An Aberdeen service that helps match up people with learning difficulties with friends and partners is hoping to expand to the north-east and look for new funding.
Dates N Mates is run by C-Change and is part of Scotland’s first dating and friendship agency for those with a disability.
They currently have about 60 members in the Granite City and put on regular events to get them networking and potentially find romance.
Now they are hoping to raise awareness about the service they offer and branch out to help more people around the north-east.
Louise McEwan, project development and volunteer co-ordinator for the service, highlighted some of the things they have done to make life better for those with learning difficulties.
She said: “We put on a range of social events every month, about five of them, getting adults with learning difficulties out in the community and making new friends.
“We also offer dating opportunities, like chaperoning and supporting them on their own dates or speed-dating events.
“We do training, like communication, how to develop friendships or relationships, just really getting adults with learning difficulties comfortable in making friends and potentially relationships as well.”
The initiative has been around for five years and was initially funded by Aberdeen City Council for the first year.
It was then rewarded five years of funding from the Big Lottery Fund, which runs out at the end of 2021.
The organisation’s head office in Glasgow is looking into financial grants for other branches who have less funding before they look at the Aberdeen branch.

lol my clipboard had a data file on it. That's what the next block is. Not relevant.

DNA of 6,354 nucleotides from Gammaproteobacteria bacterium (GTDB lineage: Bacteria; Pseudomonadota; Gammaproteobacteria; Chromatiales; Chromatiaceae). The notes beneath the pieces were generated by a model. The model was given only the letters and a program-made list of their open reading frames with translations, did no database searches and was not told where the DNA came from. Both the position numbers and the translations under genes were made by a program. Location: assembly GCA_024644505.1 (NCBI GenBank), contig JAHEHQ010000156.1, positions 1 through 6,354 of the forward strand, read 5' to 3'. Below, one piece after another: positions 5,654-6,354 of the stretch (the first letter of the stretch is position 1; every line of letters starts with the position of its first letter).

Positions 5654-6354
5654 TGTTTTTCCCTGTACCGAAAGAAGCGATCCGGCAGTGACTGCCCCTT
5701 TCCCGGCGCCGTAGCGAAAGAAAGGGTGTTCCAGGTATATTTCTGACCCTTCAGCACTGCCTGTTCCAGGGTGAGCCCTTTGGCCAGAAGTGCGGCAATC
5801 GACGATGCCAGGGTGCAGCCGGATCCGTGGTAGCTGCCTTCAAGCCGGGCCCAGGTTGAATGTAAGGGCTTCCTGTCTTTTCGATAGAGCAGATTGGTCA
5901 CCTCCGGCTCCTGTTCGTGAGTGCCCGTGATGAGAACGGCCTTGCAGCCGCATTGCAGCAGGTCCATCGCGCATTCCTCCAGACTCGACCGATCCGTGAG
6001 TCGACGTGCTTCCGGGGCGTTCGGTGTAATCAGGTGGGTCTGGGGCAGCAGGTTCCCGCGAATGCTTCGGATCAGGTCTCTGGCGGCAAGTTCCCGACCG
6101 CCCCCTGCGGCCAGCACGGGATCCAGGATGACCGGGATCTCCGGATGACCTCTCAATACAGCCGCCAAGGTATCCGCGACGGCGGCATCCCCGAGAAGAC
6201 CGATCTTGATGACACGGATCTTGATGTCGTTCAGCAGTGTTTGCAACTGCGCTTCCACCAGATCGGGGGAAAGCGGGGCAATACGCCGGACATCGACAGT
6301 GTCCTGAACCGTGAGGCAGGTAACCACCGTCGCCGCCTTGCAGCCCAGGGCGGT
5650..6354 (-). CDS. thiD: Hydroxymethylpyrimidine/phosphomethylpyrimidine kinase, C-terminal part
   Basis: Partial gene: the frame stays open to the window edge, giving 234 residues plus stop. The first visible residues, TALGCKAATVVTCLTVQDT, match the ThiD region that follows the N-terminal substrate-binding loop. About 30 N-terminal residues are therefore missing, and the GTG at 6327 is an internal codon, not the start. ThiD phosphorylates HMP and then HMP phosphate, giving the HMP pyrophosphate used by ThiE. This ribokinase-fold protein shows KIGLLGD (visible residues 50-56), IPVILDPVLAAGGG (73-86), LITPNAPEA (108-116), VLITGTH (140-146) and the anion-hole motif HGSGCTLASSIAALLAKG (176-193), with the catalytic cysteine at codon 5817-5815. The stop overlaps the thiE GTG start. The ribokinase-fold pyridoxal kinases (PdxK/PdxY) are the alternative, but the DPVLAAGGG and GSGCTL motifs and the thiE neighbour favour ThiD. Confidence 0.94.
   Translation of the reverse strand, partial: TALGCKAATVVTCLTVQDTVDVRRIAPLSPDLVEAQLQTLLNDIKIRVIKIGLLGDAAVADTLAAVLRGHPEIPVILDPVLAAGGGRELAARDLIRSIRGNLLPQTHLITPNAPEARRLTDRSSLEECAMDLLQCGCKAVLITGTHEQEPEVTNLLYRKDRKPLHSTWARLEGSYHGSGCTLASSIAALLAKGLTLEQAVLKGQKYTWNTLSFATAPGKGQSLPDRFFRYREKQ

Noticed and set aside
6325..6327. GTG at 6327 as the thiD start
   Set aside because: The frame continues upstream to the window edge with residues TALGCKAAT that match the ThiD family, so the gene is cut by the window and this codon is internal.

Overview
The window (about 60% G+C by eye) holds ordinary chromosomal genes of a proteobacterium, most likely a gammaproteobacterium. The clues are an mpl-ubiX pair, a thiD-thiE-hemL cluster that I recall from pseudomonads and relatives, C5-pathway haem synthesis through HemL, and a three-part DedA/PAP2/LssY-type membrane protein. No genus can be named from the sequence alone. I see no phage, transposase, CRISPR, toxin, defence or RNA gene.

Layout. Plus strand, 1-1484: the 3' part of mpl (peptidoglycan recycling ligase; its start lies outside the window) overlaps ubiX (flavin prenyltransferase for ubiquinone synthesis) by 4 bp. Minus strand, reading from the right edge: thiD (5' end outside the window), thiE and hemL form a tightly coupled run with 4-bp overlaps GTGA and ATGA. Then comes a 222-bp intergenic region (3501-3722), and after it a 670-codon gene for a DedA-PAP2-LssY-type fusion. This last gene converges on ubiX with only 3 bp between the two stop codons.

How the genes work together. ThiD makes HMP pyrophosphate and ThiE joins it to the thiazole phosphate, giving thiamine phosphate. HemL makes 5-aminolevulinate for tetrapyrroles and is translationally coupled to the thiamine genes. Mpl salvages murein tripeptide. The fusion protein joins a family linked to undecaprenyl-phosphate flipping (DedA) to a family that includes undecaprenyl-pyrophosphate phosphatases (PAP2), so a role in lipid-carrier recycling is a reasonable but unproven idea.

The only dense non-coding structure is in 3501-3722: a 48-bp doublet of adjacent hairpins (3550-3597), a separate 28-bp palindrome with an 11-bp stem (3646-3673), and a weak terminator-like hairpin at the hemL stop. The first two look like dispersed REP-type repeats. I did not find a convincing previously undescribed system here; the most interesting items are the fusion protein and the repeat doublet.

Ms McEwan believes the success so far of the service can be measured by how many people they have helped with it.
She said: “It’s a very important service because a lot of our members haven’t had the social upbringing that the rest of us have and have been quite isolated as they haven’t formed many friendships at school.
“Some of them have been in different schools where they have been excluded from the general community and this gives them the confidence they need to form friendships and relationships.
“We offer them the skills and opportunity to make friends just like anyone else would do.”
The charity would like to expand even more and give people with learning difficulties outwith Aberdeen the chance to socialise as well.
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Ms McEwan added: “We’ve seen people who come to us who are really shy and think they can’t make friends and you see them a few months down the line and they look like a different person, happier and more confident.
“We are funded by the Big Lottery funding right now but will be on the hunt for new funding soon.”
To find out more about the service visit the website here.